Re: Question about "dining clubs"
From: Sharon Villines (
Date: Tue, 17 Sep 2013 07:33:09 -0700 (PDT)
On Sep 17, 2013, at 9:48 AM, Racheli Gai <racheli [at]> 

> Assuming that community-wide common meals are a benefit for all is assuming 
> that we're all the same, and that our needs are all the same.  For some, 
> getting together with whoever shows up is fine.  For others, this isn't the 
> case, and one of the benefits of cohousing, IMO,  is that it affords other 
> options.  I can get together with some of the people I really care to hang 
> out with and have a meal.  Common meals always seemed to be a noisy and 
> hurried affair to me, and at this point in my life I prefer to hang out with 
> the people I have deeper relationships with, have real conversations, ...

The problem, I think, is the on and on with the same people in a place where 
you are clearly visible or known to be meeting whether it is the common house 
or not. And that people have to "ask" to join. The idea that they have to ask, 
already signals an exclusive group. 

Did you ever send invitations to everyone when there was an opening? If you 
didn't, that is another signal that some people, at least, are not even invited 
to join. 

Exclusion except on the basis of interest is an arrow in the heart of a 

We had this problem when our Soup and Simple group started on Monday nights. 
Even though the group was open to anyone who wanted to sign up for a cook team 
in the rotation, only those people who could eat the food that the other people 
cooked--totally high carb--could join. Only those who could eat or cook on 
Mondays could join. Only those who wanted to accept the terms of the meal could 

Because the Monday night dinners existed, all other meals stopped. The people 
who wanted to cook cooked on Mondays. There was no core enthusiasm left to 
initiate meals at another time. It was siphoned off.

The night chosen was also the night almost all of  our teams and the board meet 
on rotating Mondays. The meal interferes with people being on time for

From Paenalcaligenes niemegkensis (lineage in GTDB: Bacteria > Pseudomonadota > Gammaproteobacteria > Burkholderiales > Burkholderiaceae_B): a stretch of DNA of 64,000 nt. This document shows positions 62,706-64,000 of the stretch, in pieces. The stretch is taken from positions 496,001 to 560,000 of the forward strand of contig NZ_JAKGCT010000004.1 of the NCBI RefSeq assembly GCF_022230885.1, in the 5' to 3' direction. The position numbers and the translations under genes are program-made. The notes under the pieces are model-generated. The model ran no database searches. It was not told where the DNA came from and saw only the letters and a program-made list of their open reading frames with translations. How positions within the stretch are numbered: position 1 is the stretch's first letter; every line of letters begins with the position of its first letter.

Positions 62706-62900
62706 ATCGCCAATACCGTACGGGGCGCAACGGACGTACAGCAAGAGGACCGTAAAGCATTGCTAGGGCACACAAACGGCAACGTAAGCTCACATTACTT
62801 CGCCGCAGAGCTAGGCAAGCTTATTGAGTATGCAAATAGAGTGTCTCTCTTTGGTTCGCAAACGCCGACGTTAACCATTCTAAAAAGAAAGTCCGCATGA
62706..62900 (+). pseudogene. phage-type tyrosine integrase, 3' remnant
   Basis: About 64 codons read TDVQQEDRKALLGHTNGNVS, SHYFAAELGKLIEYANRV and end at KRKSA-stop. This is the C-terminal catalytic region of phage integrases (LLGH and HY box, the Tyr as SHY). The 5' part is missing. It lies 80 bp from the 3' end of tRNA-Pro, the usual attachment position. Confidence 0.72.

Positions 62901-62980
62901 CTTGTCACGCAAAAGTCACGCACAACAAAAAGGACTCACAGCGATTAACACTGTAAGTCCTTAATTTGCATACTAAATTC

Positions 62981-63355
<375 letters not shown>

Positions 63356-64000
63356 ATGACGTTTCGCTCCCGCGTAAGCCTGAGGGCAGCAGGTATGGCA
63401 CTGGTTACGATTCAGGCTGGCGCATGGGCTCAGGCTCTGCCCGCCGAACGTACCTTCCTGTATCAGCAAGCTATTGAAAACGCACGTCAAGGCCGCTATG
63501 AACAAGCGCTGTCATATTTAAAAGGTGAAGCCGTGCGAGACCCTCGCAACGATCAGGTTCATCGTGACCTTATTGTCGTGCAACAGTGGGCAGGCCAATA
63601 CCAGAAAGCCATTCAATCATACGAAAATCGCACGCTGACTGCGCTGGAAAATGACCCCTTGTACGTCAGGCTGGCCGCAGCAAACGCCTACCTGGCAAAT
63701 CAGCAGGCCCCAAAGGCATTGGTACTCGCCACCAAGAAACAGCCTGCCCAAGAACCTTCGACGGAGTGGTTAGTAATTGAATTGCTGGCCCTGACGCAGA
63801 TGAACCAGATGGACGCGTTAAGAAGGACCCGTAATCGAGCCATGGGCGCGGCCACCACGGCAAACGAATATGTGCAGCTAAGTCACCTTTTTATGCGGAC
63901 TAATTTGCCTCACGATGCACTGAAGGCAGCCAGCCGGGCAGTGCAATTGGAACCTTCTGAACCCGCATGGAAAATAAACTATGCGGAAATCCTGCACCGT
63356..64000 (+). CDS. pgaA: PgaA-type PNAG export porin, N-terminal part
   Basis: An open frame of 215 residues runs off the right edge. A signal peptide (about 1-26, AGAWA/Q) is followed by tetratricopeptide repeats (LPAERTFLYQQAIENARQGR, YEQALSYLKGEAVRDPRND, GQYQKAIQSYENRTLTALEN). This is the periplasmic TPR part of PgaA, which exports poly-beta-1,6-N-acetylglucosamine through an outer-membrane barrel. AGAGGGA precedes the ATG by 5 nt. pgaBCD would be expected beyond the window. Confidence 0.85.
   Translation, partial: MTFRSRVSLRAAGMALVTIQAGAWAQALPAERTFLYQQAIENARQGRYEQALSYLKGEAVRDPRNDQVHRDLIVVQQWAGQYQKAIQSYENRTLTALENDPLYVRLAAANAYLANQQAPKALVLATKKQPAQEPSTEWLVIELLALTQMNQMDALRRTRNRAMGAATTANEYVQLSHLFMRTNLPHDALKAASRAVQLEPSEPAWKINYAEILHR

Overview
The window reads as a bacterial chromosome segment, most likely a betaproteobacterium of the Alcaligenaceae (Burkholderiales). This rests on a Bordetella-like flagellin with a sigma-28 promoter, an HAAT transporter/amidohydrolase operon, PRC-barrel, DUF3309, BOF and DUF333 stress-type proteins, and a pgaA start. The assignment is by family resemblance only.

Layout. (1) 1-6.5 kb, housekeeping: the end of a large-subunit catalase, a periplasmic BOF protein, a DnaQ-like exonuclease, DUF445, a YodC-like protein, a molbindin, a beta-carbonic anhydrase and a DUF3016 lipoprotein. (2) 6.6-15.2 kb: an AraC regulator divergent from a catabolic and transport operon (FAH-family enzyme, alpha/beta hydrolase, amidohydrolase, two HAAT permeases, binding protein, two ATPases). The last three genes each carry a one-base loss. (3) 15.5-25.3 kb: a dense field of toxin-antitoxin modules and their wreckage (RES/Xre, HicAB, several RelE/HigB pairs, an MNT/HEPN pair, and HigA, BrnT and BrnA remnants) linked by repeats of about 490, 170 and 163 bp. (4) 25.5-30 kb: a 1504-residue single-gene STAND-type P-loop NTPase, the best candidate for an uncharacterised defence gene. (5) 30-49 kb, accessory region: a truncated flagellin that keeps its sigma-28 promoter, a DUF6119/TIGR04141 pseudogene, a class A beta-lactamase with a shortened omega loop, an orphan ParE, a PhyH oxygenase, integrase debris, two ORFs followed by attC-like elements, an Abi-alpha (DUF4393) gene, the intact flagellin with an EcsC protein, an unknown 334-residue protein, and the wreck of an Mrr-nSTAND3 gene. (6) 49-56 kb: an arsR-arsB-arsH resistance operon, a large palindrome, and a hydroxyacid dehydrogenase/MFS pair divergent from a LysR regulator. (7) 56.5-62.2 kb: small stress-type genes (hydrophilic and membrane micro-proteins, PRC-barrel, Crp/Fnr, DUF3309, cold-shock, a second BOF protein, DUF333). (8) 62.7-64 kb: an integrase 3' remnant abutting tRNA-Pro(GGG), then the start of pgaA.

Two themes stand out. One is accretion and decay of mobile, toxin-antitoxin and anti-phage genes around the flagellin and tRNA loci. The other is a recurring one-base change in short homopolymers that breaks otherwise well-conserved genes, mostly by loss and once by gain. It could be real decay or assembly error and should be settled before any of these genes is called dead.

meetings, limits meeting places because the dishwasher running and the people 
talking in the kitchen make it impossible to meet in a corner of the dining 

Then the core group did unintentionally become a "cabal,"  but since they 
talked together for at least an hour every week, they talked out issues amongst 
themselves and had common understandings when they worked on teams and in 
meetings. It was like a single person trying to negotiate with a couple -- it's 
two against one. In this case 30 against a few. The group reinforces each 
other's sense of reality. Even the definitions of topic needing discussion.

I had a heated conversation with a member once who insisted we had discussed an 
issue in a membership meeting and agreed to a certain action. "WE AGREED!" The 
topic had never even been on the agenda. He finally realized that the 
"community meeting" he was remembering was the Monday night dinner. It had 
become "the" community meeting for a lot of people. He also believed that 
Membership Meetings were only for actual proposals and decisions. Discussion 
should happen elsewhere. See any relationship here?

Over time that group has been smaller and less stable. Not meeting in the 
summer. A small group in the late spring. Changing members in the winter. So 
they are less of a defined group and less of a dominate force. 

I'm sure the members of the group don't see themselves as a group or as a cabal 
but if it had continued we would have had to do something to change it. That 
doesn't mean eliminating the group but making some changes. Perhaps having 
Monday meals only from January to June, or September through November and Jan 
to May. Or Mondays in the fall and Fridays in the spring. Or low carb in the 
fall and rice, beans, bread, salad, and sugar in the spring.

Sharon Villines
Takoma Village Cohousing, Washington DC

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